Pathology Writ Large

The expert analyzing the Capitol Hill massacre says pieces are beginning to fit.

The conclusion that Capitol Hill mass murderer Kyle Huff most likely authored a mysterious and revealing letter found in a trash bin is a major breakthrough in explaining why he killed six people and himself. James Alan Fox, the Northeastern University professor and author who is heading a panel reviewing the murders for Seattle police, had been awaiting the official analysis to help confirm his belief that Huff was on a twisted manhunt for the "hippie" purveyors of what he believed was an immoral lifestyle.

It is "highly probable" that the letter—apparently written two days before he went on his March 25 rampage at an after-rave house party—was penned by Huff, concludes a newly released analysis by the Washington State Patrol crime lab. Forensic scientist James Tarver found distinct similarities when comparing the note, found by chance a mile from his apartment house, to eight other Huff writing examples.

"I can't let them get away with what they're doing," Huff, 28, a part-time pizza-delivery driver, wrote in the rambling note. It was written on the back of a parking notice issued by his apartment-house management. " ... I hate this world of sex that they are striving to make. ... The basic jist of it is that they're fucking next to us when were really high to make us freak out. And trying to stop are heart by making it palpatate ... " His main targets may have been adults—he wanted to "kill this hippie shit," apparently referring to people who were causing harm to "kids like me ... "

To Fox and case investigators, the note underscores the notion that Huff appointed himself as exterminator of those who lived or advocated a lifestyle he himself may have wanted to pursue, or from which he was rejected. "A mass murderer is frequently the scapegoat of a group," says Fox, who is winding up his background report for presentation at the end of the month. Based on other psychological information he has learned about the killer, Fox always felt Huff had authored the letter.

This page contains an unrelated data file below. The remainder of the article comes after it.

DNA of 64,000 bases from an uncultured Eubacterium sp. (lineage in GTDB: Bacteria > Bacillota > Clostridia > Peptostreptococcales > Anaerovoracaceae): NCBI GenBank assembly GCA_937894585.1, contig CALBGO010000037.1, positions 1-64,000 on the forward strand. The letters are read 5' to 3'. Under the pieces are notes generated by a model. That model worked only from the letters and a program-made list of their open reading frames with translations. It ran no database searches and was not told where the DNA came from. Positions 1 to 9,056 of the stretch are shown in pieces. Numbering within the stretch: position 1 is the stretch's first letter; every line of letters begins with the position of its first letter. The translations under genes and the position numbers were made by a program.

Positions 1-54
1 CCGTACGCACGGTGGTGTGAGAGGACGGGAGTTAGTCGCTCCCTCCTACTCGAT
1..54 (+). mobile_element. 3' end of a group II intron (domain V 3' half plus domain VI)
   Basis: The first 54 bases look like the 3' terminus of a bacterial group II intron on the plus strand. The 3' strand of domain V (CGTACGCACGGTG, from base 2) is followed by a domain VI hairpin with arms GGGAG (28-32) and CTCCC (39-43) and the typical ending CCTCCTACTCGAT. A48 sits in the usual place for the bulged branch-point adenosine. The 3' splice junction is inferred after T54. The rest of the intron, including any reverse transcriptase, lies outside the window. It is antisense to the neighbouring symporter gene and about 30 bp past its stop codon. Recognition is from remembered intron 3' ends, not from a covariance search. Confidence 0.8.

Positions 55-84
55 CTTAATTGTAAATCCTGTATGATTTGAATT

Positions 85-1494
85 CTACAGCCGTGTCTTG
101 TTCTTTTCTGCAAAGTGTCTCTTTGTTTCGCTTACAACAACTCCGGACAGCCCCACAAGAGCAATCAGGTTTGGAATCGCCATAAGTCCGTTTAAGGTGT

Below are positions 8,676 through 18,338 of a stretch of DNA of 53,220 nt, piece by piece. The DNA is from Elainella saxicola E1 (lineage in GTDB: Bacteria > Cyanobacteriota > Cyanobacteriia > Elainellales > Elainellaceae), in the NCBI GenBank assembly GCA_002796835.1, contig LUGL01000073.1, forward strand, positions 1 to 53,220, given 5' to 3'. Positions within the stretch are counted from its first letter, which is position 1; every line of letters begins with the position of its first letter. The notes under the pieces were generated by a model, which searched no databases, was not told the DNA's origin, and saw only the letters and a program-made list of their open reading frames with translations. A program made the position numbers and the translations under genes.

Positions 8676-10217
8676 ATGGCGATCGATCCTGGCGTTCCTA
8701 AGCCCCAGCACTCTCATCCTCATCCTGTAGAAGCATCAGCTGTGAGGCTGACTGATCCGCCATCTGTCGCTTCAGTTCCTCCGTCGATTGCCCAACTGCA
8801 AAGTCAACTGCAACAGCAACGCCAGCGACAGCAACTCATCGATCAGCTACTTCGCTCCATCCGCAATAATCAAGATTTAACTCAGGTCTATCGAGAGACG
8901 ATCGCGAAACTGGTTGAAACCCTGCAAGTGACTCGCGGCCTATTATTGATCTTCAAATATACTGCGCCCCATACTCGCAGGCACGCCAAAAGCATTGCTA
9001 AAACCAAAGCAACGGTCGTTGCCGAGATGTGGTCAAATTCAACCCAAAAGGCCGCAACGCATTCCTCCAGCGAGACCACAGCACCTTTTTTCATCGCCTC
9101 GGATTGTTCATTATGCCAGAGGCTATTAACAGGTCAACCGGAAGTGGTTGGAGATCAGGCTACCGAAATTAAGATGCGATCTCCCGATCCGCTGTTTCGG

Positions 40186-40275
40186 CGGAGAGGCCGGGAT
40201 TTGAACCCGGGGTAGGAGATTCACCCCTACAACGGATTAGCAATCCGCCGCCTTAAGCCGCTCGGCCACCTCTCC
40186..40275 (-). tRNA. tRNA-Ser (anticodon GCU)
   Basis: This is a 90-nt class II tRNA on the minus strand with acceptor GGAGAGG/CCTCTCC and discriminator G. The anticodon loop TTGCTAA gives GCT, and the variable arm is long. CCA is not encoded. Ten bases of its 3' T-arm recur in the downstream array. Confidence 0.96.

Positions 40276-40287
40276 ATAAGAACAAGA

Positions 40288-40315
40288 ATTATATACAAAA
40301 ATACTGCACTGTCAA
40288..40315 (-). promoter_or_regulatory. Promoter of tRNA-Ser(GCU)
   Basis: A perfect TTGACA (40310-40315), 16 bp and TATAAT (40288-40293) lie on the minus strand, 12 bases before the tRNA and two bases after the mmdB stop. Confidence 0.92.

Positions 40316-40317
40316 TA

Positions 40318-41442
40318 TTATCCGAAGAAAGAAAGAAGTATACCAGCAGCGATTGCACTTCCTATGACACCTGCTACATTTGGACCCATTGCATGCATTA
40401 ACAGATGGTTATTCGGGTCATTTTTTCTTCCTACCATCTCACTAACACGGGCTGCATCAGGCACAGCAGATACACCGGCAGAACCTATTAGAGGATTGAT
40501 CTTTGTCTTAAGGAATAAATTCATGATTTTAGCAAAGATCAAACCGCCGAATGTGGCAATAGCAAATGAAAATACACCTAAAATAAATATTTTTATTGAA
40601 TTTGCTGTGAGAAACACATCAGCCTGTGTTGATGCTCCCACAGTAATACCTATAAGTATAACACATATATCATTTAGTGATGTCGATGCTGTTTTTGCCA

"Mass murderers target their anger and frustration at a particular group," says Fox. "What did they do to him? Not necessarily anything. But his perception is that there was a problem. It's quite clear [from the letter] that Huff had issues with sexuality, promiscuity. He could focus this most easily in Seattle on the rave community, which is quite prominent and visible. He was also a fan of music and part of the rave scene. Elements in this letter indicate that his perceptions aren't totally inaccurate—he could certainly claim there was sex and drug use involved in the scene. But [to kill], this is not how most people would react, of course. Most who feel this way don't translate that into acts of violence."

However, for Huff, in his psychological state, killing six teens and young adults after an all-night party was justified, Fox says. While his search for victims to punish might have been at first indiscriminate, the ending was deliberate. He arrived with enough weapons and ammunition to kill scores of people, though Huff may have made up his mind to kill these particular victims sometime during the night. The phrase "Now Kids Now!!!" written in the letter two days before he spray painted "Now" on sidewalks outside the crime scene hints at how close to the edge he'd come in those final days.

"When I talk to his friends and family in Montana," says Fox, referring to Huff's birthplace with his twin brother Kane, "the shooting is really not part of their world. They like to recall what Kyle was like prior to 2006 because that's all they know of him. But in Seattle, it's important to know why and how this happened. The letter is completely in context with what else I've learned about Kyle Huff."

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